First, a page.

Updated: 05/22/2014 6:10 PM KSTP.com By: Naomi Pescovitz
Changes to state reading and math exams led to lower standardized test scores in 2013. Now, the changes are causing a growing need for tutors across the state.
The Minnesota Reading Corps and Math Corps is recruiting 1,300 tutors, needed in place by August.
Nine-year-old Cami Grinde finished the Minnesota Reading Corps program at Middleton Elementary School in January. Reading did not always come easy for the third-grader.
"At the beginning of the year I never thought she would exit," Grinde's tutor Kallie Crowell said.
After a few months, Crowell and Grinde noticed a quick change of pace.
"It was all of the sudden she was just booming and sky-rocketing, and she would get off the graph and over 150 words," Crowell said.
Grinde's story of success is one the Minnesota Reading Corps hopes to tell for every student. However, the demand for tutors is high and growing.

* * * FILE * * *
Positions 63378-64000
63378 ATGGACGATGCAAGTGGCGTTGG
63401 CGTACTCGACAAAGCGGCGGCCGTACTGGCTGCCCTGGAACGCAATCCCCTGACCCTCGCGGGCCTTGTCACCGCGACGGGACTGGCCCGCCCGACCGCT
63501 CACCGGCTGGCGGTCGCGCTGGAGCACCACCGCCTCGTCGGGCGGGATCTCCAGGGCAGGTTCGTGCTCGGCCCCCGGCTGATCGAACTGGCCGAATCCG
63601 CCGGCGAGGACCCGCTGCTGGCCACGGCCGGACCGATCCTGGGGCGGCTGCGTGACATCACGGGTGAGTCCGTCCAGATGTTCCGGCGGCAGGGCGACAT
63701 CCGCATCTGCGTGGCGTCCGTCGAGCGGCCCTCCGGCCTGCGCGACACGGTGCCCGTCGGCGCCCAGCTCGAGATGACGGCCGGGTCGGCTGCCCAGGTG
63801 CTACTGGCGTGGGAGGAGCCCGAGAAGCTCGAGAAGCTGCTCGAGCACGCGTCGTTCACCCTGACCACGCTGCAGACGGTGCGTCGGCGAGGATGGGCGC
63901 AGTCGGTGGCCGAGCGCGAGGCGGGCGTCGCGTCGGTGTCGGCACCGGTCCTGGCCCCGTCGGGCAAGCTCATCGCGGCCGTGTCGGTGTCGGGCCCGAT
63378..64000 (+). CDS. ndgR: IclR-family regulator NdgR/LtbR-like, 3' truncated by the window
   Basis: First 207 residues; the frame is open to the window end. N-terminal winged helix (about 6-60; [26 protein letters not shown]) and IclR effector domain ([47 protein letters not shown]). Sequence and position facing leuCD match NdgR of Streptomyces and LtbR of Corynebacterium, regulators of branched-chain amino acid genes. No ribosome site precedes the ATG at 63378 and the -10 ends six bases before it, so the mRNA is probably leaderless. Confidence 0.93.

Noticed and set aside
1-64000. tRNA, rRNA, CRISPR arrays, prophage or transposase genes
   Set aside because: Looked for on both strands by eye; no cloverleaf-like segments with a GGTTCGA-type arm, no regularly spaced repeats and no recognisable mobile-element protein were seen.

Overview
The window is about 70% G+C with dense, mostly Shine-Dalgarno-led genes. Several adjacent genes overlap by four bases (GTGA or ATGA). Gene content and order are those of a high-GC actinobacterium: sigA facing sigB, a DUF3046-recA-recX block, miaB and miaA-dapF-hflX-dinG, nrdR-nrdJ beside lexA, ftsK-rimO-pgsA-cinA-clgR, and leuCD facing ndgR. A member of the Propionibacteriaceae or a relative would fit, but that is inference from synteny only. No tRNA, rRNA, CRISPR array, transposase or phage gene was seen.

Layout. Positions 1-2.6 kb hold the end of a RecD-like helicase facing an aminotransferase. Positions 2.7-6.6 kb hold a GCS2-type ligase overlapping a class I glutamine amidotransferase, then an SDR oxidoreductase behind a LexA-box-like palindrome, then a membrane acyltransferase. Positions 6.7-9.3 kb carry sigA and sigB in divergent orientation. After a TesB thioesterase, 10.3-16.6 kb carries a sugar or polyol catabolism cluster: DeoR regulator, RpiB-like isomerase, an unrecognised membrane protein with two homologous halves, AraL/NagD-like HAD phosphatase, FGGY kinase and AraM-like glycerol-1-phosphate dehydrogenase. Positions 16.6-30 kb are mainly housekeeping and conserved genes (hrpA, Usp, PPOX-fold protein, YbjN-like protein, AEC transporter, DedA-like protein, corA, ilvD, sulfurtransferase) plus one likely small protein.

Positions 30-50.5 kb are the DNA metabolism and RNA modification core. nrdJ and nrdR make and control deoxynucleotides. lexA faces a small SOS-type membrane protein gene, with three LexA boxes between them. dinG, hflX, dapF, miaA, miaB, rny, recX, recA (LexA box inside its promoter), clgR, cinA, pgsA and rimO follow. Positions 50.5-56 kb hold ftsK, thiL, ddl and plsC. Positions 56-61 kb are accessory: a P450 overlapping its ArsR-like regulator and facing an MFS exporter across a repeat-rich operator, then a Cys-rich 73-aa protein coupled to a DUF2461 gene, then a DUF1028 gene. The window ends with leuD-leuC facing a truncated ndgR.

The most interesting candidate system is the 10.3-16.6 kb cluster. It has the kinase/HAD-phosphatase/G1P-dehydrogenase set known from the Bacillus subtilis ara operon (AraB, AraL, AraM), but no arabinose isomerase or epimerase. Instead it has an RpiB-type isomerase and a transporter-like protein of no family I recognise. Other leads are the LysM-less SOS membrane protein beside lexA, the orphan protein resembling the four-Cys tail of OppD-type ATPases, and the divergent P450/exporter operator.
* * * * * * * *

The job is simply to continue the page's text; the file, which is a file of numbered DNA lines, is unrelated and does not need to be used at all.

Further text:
"As Minnesota raises the rigor of its testing, then we have more students who are considered below, who might have been average two years ago," said Kery Reardon, Reading Specialist at Middleton Elementary School.
Based on state standardized test scores in 2013, 41 percent of eighth-graders are not proficient in math. Forty-three percent of third-graders are not reading at grade level.
"We know that kids learn how to read up until and through the third grade, but then after that, they need to be able to read in order to learn," said Anna Peters, Recruitment and Outreach Manager at Minnesota Math Corps and Reading Corps.
Though the organization has 1,300 tutoring positions, the need is even larger. Schools across the state have requested more than 1,600 literacy tutors and more than 350 math tutors.
"There's so many kids who lie in the middle, they're kind of floating out there, and they're not qualified for other services. We know that there are a lot of kids out there who we could reach and would like to reach," Peters said.
Positions with the Minnesota Reading Corps and Math Corps are paid. Full-time positions pay a little less than $1,000 a month. After a full year of service, tutors can access up to $5,600 to help pay for their education.
The organization is funded through federal and state dollars, along with private donations.
Click here to learn how to apply.